Wednesday, 23 November 2016

Pear Panna Cotta with Berry Sauce

My love affair with pears this fall continues!

You do need good, flavourful, ripe pears for this; ripe enough to mash easily with a fork. The resulting panna cotta has a tender, melting texture, but with a bit of grit from the pears. They will never be as smooth as some fruits but that's why we love them.

I recently bought some hazelnut extract which is a hard thing to find. You could use almond extract instead, or I wonder about using a hazelnut liqueur instead of the sherry (or rum). If anyone tries it, please let me know!

4 servings
1 hour prep time - plus 3 hours to overnight chill time

Pear Panna Cotta with Berry Sauce

Make the Panna Cotta:
3 tablespoons sherry or rum
1/8 teaspoon almond or hazelnut extract
3 teaspoons gelatine
1 1/4 cups bosc or Bartlett pear purée
3/4 cup cream
1/4 cup honey
1 extra large egg
a pinch of salt
1/2 teaspoon ground ginger
a good scrape of nutmeg

Put the sherry or rum in a small bowl with the extract and sprinkle the gelatine over it. Set it aside until needed.

To make the pear purée, peel, core and chop the pears. They need to be quite ripe and soft but do make sure they are not bland or mushy. Press them through a sieve, scraping the back to collect then measure the purée. I started with about 2 cups of chopped pears and got a cup and and a quarter from them.  Discard any tough or stringy bits that won't go through the sieve.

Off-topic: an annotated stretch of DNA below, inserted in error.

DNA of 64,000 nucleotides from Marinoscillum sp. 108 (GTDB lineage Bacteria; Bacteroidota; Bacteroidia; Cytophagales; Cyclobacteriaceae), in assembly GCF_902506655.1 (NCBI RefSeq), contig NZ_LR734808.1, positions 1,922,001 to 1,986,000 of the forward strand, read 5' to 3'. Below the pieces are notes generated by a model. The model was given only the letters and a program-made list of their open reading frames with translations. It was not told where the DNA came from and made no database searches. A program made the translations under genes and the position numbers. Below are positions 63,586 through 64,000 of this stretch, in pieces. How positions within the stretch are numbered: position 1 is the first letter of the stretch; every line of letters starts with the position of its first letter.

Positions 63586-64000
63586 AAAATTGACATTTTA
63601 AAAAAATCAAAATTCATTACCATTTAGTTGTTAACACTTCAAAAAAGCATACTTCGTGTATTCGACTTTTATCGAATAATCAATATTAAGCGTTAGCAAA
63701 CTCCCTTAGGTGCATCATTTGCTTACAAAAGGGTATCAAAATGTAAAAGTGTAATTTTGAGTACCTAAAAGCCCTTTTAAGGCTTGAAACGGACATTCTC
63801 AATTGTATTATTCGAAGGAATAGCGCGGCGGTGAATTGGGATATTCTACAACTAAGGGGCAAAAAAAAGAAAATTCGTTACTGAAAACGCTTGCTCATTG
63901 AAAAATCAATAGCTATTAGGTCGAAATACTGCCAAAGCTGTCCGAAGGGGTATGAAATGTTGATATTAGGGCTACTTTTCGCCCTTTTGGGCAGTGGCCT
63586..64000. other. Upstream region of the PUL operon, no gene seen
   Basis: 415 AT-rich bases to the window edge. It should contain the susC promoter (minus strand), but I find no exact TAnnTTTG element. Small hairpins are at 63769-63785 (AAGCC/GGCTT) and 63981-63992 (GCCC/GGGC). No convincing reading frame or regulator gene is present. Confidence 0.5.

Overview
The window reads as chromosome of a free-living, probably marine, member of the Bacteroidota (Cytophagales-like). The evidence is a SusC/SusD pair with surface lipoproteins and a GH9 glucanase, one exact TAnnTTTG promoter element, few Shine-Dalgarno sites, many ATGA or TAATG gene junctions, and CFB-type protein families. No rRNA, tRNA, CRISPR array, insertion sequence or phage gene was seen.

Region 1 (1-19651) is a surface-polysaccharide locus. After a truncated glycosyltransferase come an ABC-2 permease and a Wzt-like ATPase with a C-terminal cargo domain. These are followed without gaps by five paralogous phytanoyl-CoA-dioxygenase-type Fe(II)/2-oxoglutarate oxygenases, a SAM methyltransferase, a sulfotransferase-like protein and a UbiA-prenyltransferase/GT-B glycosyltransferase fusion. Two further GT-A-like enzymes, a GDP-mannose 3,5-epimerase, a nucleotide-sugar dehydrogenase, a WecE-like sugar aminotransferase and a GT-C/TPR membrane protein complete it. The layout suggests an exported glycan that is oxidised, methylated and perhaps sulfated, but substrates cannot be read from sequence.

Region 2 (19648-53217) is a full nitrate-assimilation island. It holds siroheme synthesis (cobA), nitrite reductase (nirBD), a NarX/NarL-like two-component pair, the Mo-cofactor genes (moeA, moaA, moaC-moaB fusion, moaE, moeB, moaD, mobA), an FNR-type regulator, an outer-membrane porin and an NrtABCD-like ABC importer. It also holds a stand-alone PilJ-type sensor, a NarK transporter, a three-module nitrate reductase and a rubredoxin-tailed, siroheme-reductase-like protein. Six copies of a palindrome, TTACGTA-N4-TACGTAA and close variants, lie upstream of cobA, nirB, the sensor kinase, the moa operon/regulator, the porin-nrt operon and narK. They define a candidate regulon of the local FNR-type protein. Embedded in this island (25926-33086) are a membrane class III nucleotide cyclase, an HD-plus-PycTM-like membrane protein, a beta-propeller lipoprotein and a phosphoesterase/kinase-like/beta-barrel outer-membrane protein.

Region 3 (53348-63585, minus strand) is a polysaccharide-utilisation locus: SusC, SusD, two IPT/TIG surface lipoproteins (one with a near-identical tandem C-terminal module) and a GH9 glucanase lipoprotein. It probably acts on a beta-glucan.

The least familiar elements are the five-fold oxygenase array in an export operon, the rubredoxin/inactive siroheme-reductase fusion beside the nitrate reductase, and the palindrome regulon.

Put the purée in the top of a double boiler, and mix in the cream, honey, egg, salt, ginger, and nutmeg. Mix well, then turn on the heat and cook, stirring frequently until it begins to thicken; stir constantly towards the end. Once it has thickened slightly and is steaming hot, remove it from the heat. Mix in the soaked gelatine until it is thoroughly dissolved and blended in, then pour it into a prepared 3 cup mold, or 4 individual serving dishes.

Chill until set; about 3 hours. To unmold, dip the mold in hot (tap) water without getting any on the surface of the panna cotta for a few seconds until loosened, then flip it onto the serving plate. Return to the fridge to let it reset. Serve with the berry sauce.

Make the Berry Sauce:
3/4 cup raspberries, blueberries, or cranberries
1 to 2 tablespoons honey
3/4 cup water
1 teaspoon arrowroot or cornstarch (optional)

Put the berries, honey, and water into a small pot and bring to a boil. Boil, covered, for 5 or so minutes until the fruit is all burst and cooked through. Press it through a sieve, discarding any seeds, skins, etc.

Cranberries will make a sauce thick enough to be used without thickening; if you use other berries and think them too thin, return the sauce to the pot with a teaspoon of arrowroot or cornstarch dissolved into 2 teaspoons of cold water, then bring it back up to a boil and cook until thickened, stirring constantly. Put it into its serving dish and chill before serving.

Last year at this time I made Cream of Leek Soup.

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